By Ashwin, UK Correspondent, [RxPG] A new study has provided indirect evidence that imitative suicide occurs among mentally ill populations, and may account for 10% of suicides by current and recent patients.
Most previous investigations of imitative suicide have reported clustering in the general population. This may be clustering at a given time, following suicides publicised in the media, or may be in a given space, geographically localised.
Few studies, however, have investigated imitative suicide by looking for space-time clustering over a wide geographical area, or have investigated imitative suicide in mentally ill populations.
The researchers in this study analysed a national case register of suicides who had had recent contact with mental health services. This information was collected by the National Confidential Inquiry into Suicide and Homicide by People with Mental Illness.
Highly significant space-time and space-time-method (of suicide) clustering was found in a sample of 2741 suicides over four years who had had recent contact with one of 105 mental health trusts.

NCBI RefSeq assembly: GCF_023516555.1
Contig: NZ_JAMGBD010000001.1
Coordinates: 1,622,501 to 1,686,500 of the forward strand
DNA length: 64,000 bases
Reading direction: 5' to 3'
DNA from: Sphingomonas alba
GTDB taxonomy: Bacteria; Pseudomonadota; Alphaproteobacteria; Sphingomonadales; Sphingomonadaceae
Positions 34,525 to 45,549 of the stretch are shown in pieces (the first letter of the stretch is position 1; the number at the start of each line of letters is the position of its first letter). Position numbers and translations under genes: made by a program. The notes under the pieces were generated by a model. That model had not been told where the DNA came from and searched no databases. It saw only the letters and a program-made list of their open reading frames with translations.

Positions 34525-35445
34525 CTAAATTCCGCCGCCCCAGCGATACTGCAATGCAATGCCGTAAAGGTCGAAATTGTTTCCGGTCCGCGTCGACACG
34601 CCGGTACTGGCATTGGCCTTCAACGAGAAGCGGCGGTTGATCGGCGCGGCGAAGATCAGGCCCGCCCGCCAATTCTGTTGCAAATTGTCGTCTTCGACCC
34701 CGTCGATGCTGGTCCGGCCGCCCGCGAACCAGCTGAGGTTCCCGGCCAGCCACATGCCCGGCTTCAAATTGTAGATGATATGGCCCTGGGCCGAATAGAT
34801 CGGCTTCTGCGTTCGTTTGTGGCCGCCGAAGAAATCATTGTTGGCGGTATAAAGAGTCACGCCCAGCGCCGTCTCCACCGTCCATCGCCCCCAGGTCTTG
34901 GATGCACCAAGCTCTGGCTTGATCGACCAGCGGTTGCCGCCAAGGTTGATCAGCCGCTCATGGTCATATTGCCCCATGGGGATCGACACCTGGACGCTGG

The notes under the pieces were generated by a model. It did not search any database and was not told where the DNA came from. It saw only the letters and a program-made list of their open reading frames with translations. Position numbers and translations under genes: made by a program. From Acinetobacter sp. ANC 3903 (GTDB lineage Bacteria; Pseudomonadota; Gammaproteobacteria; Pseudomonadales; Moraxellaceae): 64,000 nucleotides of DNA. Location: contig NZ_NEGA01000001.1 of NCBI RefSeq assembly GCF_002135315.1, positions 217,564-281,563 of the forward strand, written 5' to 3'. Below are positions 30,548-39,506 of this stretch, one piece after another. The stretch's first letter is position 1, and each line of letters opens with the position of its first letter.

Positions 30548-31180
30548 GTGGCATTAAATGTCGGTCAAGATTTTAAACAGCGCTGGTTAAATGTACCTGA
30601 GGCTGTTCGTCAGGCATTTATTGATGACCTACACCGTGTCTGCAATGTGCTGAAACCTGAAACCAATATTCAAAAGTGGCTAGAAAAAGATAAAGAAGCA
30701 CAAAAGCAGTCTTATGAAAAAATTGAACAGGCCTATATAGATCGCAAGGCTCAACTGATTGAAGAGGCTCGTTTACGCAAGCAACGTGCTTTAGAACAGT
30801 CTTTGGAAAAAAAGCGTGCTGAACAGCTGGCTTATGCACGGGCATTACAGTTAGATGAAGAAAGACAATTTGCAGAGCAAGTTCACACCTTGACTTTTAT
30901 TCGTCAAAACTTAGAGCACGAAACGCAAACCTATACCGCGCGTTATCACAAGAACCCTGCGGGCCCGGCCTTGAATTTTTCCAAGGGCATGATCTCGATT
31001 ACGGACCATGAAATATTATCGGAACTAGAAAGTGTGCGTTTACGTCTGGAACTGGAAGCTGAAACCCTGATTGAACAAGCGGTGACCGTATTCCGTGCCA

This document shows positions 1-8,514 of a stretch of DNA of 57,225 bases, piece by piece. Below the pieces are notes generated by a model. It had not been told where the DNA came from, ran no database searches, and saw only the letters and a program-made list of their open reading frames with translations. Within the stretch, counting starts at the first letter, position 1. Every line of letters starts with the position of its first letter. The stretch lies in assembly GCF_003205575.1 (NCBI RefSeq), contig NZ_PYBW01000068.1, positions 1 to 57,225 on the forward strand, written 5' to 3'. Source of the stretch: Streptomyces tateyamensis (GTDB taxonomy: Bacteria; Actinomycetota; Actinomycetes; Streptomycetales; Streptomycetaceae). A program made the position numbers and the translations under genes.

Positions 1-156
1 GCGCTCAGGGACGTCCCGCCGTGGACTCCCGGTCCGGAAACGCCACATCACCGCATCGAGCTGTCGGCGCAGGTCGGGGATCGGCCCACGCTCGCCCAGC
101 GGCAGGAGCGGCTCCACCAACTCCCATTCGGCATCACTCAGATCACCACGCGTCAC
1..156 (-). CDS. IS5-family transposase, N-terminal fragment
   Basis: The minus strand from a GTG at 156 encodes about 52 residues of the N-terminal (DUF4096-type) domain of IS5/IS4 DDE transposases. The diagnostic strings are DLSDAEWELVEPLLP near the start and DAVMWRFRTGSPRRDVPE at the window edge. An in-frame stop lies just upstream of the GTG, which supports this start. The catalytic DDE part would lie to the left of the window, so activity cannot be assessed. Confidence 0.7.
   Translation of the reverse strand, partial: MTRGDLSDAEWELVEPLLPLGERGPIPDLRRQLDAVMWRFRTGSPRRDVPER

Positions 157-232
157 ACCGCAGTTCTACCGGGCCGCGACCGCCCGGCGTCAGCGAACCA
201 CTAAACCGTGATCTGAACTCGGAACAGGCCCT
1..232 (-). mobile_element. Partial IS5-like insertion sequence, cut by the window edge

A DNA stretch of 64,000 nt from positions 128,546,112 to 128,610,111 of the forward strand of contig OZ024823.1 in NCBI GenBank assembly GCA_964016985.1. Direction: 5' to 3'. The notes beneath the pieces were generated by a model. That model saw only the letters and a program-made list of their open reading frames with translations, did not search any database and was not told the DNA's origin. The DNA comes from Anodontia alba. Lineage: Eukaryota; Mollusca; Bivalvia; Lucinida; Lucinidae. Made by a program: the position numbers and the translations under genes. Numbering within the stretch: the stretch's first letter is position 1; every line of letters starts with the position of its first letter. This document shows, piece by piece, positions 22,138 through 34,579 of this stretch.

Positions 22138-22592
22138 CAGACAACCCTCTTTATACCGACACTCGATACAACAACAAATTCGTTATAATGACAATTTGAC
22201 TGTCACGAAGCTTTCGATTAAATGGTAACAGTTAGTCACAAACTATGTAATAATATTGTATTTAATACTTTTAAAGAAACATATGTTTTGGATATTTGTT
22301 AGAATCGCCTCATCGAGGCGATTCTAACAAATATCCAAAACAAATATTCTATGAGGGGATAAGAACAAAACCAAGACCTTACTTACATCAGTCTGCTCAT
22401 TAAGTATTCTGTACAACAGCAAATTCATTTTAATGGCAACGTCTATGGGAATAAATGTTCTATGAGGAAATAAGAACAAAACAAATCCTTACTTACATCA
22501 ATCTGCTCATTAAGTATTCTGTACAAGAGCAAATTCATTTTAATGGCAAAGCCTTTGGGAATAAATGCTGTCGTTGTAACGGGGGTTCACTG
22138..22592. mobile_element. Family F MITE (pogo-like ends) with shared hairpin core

For example, four mentally ill patients being looked after by a catchment area mental health team committed suicide by jumping from heights over a six-week period (a relatively uncommon method) compared with an average rate for that team over seven years, and for other teams in the locality, of about one suicide per year (all methods).
The authors of the study comment that if imitation is a causal factor in a significant percentage of suicides, it will be important to consider how best to reduce its impact as part of a drive to cut the national suicide rate among the mentally ill.
Royal College of Psychiatrists
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